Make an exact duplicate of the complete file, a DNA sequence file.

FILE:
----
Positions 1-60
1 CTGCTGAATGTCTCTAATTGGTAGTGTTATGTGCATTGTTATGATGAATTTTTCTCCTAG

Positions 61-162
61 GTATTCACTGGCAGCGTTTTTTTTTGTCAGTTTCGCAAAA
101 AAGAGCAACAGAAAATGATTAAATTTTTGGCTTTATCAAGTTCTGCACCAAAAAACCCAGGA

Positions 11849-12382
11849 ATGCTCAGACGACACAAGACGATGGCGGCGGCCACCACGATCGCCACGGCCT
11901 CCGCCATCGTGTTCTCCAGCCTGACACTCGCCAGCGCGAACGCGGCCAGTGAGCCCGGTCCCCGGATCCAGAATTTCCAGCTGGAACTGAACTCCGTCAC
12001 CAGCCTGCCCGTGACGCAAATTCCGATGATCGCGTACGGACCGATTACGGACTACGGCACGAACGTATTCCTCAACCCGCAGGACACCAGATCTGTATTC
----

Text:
Positions 1-60
1 CTGCTGAATGTCTCTAATTGGTAGTGTTATGTGCATTGTTATGATGAATTTTTCTCCTAG

Positions 61-162
61 GTATTCACTGGCAGCGTTTTTTTTTGTCAGTTTCGCAAAA
101 AAGAGCAACAGAAAATGATTAAATTTTTGGCTTTATCAAGTTCTGCACCAAAAAACCCAGGA

Positions 11849-12382
11849 ATGCTCAGACGACACAAGACGATGGCGGCGGCCACCACGATCGCCACGGCCT
11901 CCGCCATCGTGTTCTCCAGCCTGACACTCGCCAGCGCGAACGCGGCCAGTGAGCCCGGTCCCCGGATCCAGAATTTCCAGCTGGAACTGAACTCCGTCAC
12001 CAGCCTGCCCGTGACGCAAATTCCGATGATCGCGTACGGACCGATTACGGACTACGGCACGAACGTATTCCTCAACCCGCAGGACACCAGATCTGTATTC